By integrating health and wellbeing, a wave of funeral services is breathing new life into the taboos surrounding death.
The funeral industry, largely unchanged for decades, is primed for an overhaul—and a growing faction of entrepreneurs is already stepping in to shake up tradition.
The funeral industry is estimated to be worth $20 billion dollars in the US alone and an individual funeral costs $8,000 on average. Each year, there are an estimated 2.7 million funerals, currently fueled primarily by the Baby Boomer generation (some 10,000 of which turn 65 daily). What’s more, Boomers also control about 70% of disposable income. This chunk of the population, coupled with their millennial children, is leading a wellness-forward trend toward more personal and better designed death services. As the Global Wellness Institute notes, “finally, a ‘better death’ is becoming integral to a ‘well life.'”
While the industry is still largely run by small, independent and often family-owned local businesses, there is a budding trend toward bespoke end-of-life care. Dubbed the “death positive” movement, there is a growing interest in dying well, with end-of-life autonomy becoming a priority for many Boomers. Preparing for the end of life now sees more tailor-made options than ever, from death doulas, to high-design funeral parlors offering stylized caskets and urns, to personalized event services and eco-friendly burial plots.
The shift sees an increase in death doulas as a modern care practitioner, as more Boomers are eager to discuss and prepare for end-of-life. Also referred to as “death midwives,” growing demand for end-of-life coaching is driving a flood of official training programs and associations. This year, the University of Vermont’s College of Medicine became the first university to offer a Doula Professional Certificate program, joining a roster of global organizations including the International End of Life Doula Association (INELDA), the Art of Dying Institute, the Conscious Dying Institute and End of Life Doula-UK.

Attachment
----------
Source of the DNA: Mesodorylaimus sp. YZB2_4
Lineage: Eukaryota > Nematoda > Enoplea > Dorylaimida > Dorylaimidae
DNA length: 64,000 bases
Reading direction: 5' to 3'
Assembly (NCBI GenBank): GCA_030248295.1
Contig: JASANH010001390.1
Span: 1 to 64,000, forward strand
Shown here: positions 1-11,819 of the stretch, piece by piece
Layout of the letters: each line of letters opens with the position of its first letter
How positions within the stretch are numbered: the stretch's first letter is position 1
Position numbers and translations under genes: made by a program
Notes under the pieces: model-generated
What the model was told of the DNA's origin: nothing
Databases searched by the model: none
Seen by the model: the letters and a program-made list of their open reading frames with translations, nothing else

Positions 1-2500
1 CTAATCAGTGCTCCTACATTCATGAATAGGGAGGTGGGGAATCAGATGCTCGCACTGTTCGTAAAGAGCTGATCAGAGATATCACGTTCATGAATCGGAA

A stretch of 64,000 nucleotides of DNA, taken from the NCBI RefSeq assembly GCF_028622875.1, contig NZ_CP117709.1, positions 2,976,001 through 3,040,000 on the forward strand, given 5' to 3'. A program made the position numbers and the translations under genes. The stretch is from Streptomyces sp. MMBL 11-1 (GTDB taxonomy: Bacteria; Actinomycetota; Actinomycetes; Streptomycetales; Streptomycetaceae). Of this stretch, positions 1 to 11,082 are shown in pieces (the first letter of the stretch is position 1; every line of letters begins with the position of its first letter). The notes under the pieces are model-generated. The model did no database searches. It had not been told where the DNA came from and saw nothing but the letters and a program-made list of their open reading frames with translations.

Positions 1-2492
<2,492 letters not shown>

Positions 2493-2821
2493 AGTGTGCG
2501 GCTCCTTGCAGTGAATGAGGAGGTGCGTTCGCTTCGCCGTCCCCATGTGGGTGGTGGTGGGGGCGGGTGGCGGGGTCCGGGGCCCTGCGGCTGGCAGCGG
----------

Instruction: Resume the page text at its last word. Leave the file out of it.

Opened in October 2019, nouveau funeral parlor Exit Here, founded by restaurateur Oliver Peyton, offers a full-service experience but with a polished, thoughtful and ultra-modern package. From within Exit Here’s refined and modern space in London, clients can create individual experiences from custom floral arrangements and catering to Exit Here’s in-house designed caskets and urns. Ultimately looking to treat death as the last great occasion of a life, Exit Here has a simple aim: “offering a previously unavailable level of service, choice, flexibility and attention to detail.” While most other momentous life occasions are meticulously planned, funerals have remained largely uniform, but Exit Here was created to put the individual first. “From religious beliefs to the environment, today we have a much more individual and informed view on life. Exit Here has been created to reflect that individuality and offer choices that weren’t there before.”
Sustainability is also becoming a pillar of the death wellness movement. With a growing interest in green burial options, a number of organizations and start-ups are offering biodegradable pods, bio-cremation (a process of alkaline hydrolysis) and human composting. Both The Living Urn and Italian-based Capsula Mundi have made waves with innovative biodegradable burial capsules, which are planted alongside or beneath a tree. It’s a form of what the Global Wellness Institute refers to as “replanting” in its 2019 global trends report.
With multiple locations planned, VC-backed Better Place Forests offers individuals the opportunity to have their ashes spread beneath a tree of their choosing. Opened in June of 2019 in Mendocino, the land has been donated to a land trust and is operated by Better Place Forests, tended to by a mix of landscape architects, designers and botanists. Beyond a pristine visitor center, family members hike through the memorial forest to visit their loved ones, ultimately creating a more peaceful and soothing experience, one that is coupled with land conservation. “They’re taking 80 acres of land out of the logging industry forever. It’s never going to be developed as a housing project,” says David Fletcher, the lead landscape architect at at Fletcher Studio, overseeing design for all of Better Place Forests’ properties.
Whether clients are looking to leave a more positive impact on the environment or leave a more celebratory memory with friends and family, the demand for more customized, modern and intimate funeral services is ripe. And as modern consumers look to optimize all aspects of their lives for improved health and wellness, taboos and traditions surrounding the end of life are being reexamined.
Main image courtesy of Better Place Forests